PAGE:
THE SPORTS DOCTOR- True madness: Dismal records no problem for NCAA

At least N.C. State doesn't need social promotion.

Having just finished watching season four of The Wire, I've been introduced to a concept called social promotion– the No Child Left Behind practice of promoting students to higher grades to keep them with their social peers, despite dismal grades or poor attendance. Apparently "being held back" damages a kid's self-esteem more than being illiterate– and is plenty expensive besides. Now where have I heard that before?

Aha! I remember: college athletics.

If there was ever a proponent of social promotion, it's the NCAA. From college recruitment to the Final Four, the NCAA doesn't hold anyone in Division I back, whether they deserve it or not.

With college basketball's regular season now a done deal, it's time to look toward conference tournaments. With 65 slots available for the Big Dance, plenty of at-large bids are hanging fire.

Surely, it makes sense for teams with the best records to fill those berths. After all, teams that play well an entire season should be rewarded, and nuts to everyone else. They should try harder next year. That's the American way, right?

One would think so, especially in a country where some people still see the "Red Menace" in every food bank and free clinic. But, surprisingly, the NCAA gets a free pass.

Handing out penicillin to people who can't get a job is tantamount to Marxism, but spoilers getting into March Madness is a horse of a different color. 

When it comes to sports inequity, NCAA conference tournaments edge out profit-sharing in Major League Baseball every time. While in both instances teams that can't pass muster reap undeserved rewards and upset competition's natural balance, even MLB doesn't have the gall to automatically give the Royals a World Series bid. But if there's one thing from which the NCAA doesn't suffer, it's lack of gall.    

What else but gall can explain how entire seasons are thrown out the window at tournament time? How else can a team with a 4-11 record play for a conference title? In every NCAA conference tournament, the best teams face off against schools with absolutely no right to be there. Whether it's the ACC, in which either #8 Virginia Tech or #9 Miami still gets a shot at UNC, or the Big Ten, in which either #8 Minnesota or #9 Northwestern has a final go at Michigan State, these conference playoffs are bogus to the extreme.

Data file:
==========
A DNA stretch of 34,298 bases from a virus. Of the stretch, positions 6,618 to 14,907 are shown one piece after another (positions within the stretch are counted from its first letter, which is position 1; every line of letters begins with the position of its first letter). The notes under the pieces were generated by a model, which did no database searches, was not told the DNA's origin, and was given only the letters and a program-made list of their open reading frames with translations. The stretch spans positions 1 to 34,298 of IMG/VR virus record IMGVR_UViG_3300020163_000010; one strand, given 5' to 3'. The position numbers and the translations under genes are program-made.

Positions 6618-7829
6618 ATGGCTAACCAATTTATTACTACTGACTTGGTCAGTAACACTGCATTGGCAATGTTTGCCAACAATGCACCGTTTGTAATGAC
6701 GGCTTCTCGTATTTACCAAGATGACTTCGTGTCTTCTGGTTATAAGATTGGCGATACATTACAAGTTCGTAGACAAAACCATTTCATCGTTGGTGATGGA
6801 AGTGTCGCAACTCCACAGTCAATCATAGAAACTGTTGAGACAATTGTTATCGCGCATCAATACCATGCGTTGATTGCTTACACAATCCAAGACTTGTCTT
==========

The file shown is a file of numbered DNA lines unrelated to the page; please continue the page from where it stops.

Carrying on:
With so few NCAA berths available, no team ranked fourth or lower should be allowed to show itself at a conference tournament. Why should a team like UVA get an opportunity to usurp Davidson's place? Why should Creighton, which shares the Missouri Valley regular season title with Northern Illinois, cede an NCAA berth to a school like Florida State?

The shoulds don't matter. Regular seasons don't matter. When it comes to March Madness, only a week's worth of basketball matters, and it's all because of social promotion.

What (other than an overwhelming concern for the self-esteem of Division I schools) could be the reason teams with the most dismal records are allowed into conference tournaments? Why, other than keeping deep-pocket donors happy, would the NCAA bother with a D-I team with three wins? 

It's really beyond me, the justification for the NCAA's hubris– but then again, sports are of full of such conundrums. The slaughter rule, the fifth-year senior, the ineligible receiver, the sacrifice fly: they all reek of inequity and paternalism. 

So what if Clemson already proved itself a better team than Georgia Tech by beating the Jackets twice, and by a fairly wide margin both times? Is the third time somehow the charm? If Georgia Tech, with a conference record of 2-14, happens to defeat Clemson in the ACC conference tournament, will they suddenly be March Madness-worthy?

Yes they will. A Division I basketball team can play truant for the entire season, show up for the final exam, get a D-, and still walk away with a diploma. And it's the cornerstone of the No Team Left Behind social promotion program.